Red Light Therapy, also known as low-power laser therapy (LLLT) or photobiomodulation (PBM), involves using low-wavelength red light to activate and promote the functioning of the mitochondria. Subsequently, this increases energy production or adenosine triphosphate (ATP) inside the cells and allows for the growth of new cells, rejuvenation, and restoration of damaged ones. Now used in cosmetics as a skincare treatment, red light therapy is significantly different from other skin treatments as it doesn’t damage the outermost layer of the skin, nor does it burn the skin; instead, it penetrates deep enough to directly stimulate and heal the affected cells. This is done best under a trained dermatologist’s care or through exposure to a light source at home, like lamps, lasers, or LED face masks, with in-built red light for around 10 to 20 minutes 4 to 5 times a week.
Additionally, some necessary instructions that are recommended for this procedure include wearing eye protection, cleansing your face pre-treatment, and applying an antioxidant face serum post-treatment. Alongside skin and tissue healing, Red Light Therapy’s benefits may include reducing inflammation, psoriasis lesions, wrinkles, acne, and sun damage scars. It also helps in hair growth, increases collagen density, improves skin complexion, and strengthens joint health. However, research and the limited access to evidence have shown that all these benefits aren’t immediate, and the extent of the results is mostly mild. Although, it is considered safe and non-toxic when used short-term, with precautions and proper functioning devices.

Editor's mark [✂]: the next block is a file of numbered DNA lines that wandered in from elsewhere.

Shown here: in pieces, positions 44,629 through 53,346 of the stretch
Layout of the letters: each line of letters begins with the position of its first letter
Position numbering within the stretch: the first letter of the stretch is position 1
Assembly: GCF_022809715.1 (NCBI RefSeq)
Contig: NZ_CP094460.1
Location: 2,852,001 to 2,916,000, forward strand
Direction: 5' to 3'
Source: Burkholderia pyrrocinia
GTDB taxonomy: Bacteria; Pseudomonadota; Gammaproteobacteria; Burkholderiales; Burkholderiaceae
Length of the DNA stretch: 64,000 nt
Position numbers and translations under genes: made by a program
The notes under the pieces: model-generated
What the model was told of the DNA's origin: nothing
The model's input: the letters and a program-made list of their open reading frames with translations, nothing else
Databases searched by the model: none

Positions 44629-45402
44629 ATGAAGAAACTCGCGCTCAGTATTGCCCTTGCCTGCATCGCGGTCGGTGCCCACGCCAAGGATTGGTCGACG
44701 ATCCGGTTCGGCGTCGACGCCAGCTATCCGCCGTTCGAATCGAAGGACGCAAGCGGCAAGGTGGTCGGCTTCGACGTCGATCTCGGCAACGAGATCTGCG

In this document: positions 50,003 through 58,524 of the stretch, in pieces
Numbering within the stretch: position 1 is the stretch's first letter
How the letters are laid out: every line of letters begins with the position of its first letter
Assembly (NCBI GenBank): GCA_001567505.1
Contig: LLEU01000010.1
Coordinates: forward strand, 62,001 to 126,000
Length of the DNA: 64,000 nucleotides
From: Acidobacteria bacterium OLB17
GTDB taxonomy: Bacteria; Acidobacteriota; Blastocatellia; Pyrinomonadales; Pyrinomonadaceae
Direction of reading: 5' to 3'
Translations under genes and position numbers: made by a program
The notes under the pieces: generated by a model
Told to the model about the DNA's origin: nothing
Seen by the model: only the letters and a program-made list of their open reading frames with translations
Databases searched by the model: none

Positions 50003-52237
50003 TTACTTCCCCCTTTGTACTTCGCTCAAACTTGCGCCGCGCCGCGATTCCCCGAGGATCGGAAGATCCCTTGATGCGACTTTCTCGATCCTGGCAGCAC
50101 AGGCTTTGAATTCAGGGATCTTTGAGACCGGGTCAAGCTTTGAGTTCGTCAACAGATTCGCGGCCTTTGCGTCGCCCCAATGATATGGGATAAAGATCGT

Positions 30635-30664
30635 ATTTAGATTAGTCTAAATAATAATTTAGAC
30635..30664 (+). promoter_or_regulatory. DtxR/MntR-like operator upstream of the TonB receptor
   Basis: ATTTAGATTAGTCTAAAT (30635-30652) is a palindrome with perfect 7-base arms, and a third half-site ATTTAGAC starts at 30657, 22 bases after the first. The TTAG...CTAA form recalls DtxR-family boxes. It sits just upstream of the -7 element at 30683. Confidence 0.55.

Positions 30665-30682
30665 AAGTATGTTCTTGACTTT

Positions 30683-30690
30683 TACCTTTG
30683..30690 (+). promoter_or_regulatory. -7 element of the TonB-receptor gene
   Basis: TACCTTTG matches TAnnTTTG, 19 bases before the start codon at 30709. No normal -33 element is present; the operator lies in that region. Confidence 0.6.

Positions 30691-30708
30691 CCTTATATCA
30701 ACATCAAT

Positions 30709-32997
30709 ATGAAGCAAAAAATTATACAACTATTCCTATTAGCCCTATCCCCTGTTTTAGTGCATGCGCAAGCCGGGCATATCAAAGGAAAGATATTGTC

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Nevertheless, there have been complaints of temporary risks, including skin sensitivity, bruising, and hyperpigmentation. As a result, this newfound technology is generally considered an excellent addition to your skincare routine and less harmful than other variations of light-based therapies. However, it still needs to undergo further research the test the extent of its benefits and side effects.